GGA Seeks Free Wi-Fi for New York Airports

new yorkThe Global Gateway Alliance (GGA), a group of leaders in business, government, academia, labor and other sectors in New York City is urging the Port Authority of New York and New Jersey to provide free Wi-Fi access to the 110 million passengers who use these airports each year.


In a letter to David Hagan, CEO & Director, Boingo Wireless, Inc., a technology provider, Joe Sitt, Chairman, GGA and Stephen Sigmund, Executive Director, GGA noted that published reports indicate that Boingo will soon extend its contract with the Port Authority for paid Wi-Fi service at New York area airports until 2024.  

"Free Wi-Fi has become a basic amenity at airports. Fifteen of the 20 largest airports in the country provide it, according to Global Gateway’s July survey, as do major airports around the world like Dubai, Paris, Hong Kong and Mexico City," GGA said.

 GGA said that despite being the largest airport system in the country, LaGuardia, JFK and Newark - the three major area airports -comprise three of only five of the nation’s busiest airports without access to free Wi-Fi.



"In an age where business travelers and families alike are spending hours in airports to allow for extra security and flight delays, free Wi-Fi isn't just a convenience; it's a necessity," GGA said.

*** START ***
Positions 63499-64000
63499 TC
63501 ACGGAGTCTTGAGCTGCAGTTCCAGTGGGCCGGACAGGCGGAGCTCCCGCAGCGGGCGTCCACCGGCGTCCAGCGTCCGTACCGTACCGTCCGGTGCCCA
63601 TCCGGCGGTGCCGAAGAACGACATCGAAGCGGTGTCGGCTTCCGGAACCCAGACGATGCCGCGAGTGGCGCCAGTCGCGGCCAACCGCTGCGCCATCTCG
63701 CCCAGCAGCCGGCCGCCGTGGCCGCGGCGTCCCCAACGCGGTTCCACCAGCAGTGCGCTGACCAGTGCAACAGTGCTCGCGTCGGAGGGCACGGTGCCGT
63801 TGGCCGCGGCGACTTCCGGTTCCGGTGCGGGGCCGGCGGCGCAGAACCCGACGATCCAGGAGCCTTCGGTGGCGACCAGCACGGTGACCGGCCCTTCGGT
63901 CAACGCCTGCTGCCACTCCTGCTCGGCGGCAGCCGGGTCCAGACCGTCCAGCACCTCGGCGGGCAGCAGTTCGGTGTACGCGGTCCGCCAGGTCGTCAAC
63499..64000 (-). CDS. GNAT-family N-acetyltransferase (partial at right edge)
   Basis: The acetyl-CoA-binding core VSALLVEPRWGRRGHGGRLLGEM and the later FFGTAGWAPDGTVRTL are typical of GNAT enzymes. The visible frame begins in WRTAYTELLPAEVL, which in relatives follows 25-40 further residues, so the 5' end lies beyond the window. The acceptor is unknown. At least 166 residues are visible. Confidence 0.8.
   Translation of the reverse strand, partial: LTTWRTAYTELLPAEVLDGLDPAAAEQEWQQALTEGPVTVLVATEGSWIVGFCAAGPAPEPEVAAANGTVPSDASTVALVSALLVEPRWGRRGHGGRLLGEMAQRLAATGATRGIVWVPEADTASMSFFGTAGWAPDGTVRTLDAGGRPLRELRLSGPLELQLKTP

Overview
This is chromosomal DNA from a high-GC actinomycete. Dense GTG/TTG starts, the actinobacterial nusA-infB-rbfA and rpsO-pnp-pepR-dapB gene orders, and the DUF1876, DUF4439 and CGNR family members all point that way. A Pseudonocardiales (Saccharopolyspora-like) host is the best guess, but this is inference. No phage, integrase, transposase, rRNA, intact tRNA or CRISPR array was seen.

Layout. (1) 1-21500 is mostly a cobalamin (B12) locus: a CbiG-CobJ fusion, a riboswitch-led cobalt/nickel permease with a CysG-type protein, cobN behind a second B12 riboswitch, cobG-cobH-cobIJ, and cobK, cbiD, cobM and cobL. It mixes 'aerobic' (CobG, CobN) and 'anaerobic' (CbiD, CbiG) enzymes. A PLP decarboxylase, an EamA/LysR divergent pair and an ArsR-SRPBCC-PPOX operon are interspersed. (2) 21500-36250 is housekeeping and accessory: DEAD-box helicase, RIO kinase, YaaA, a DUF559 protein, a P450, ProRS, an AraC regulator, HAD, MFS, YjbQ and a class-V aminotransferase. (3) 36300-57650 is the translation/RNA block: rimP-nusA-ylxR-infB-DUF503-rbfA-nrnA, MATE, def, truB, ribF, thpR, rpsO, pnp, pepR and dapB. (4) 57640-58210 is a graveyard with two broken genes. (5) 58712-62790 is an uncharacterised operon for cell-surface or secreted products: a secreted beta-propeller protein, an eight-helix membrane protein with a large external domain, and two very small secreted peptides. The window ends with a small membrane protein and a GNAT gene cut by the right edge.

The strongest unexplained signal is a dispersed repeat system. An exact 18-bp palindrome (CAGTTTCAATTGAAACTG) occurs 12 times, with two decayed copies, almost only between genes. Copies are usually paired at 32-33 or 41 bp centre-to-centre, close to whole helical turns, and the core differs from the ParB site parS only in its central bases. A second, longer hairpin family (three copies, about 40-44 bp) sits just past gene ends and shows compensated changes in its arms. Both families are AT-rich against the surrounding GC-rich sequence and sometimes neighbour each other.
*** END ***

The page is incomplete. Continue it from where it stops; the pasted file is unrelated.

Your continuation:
Boingo has the exclusive rights to Wi-Fi at New York metropolitan airports, dating back to a deal signed originally with the Port Authority in 1999, GGA said. "This was well before the ubiquity and utility of Wi-Fi could even be contemplated. Now, with everything from cafes and parks to sports stadiums and subway systems joining the vast majority of airports in providing free Wi-Fi, holding travelers hostage to a contract from the Internet equivalent of the Dark Ages is just plain wrong."



Boingo needs to allow a free, advertising-supported model that provides revenues to the company and the Port Authority, and gives travelers a better experience, GGA said. 

"If you aren't willing to adopt an advertising-supported model in the New York area, Boingo should develop either a tiered system that is free for at least the first 30 minutes or provides options for both free and paid access. This will allow business and leisure travelers alike time to do basics like check and respond to email or conduct research. "



Boingo has precedents for each of these options, GGA said. "You have already announced a free Wi-Fi program at Calgary International Airport; have tiered programs in place at Raleigh-Durham International and Nashville International; and a free or paid access option at Denver International Airport." 



We have offered to help identify potential sponsors for free Wi-Fi, and we reiterate that offer of support, GGA said.

"Airline travel is difficult enough these days. The time is now to work together to find a solution that allows New York area passengers access to a free service that they are already accustomed to throughout the country and the world," GGA said.

Visit www.globalgatewayalliance.org

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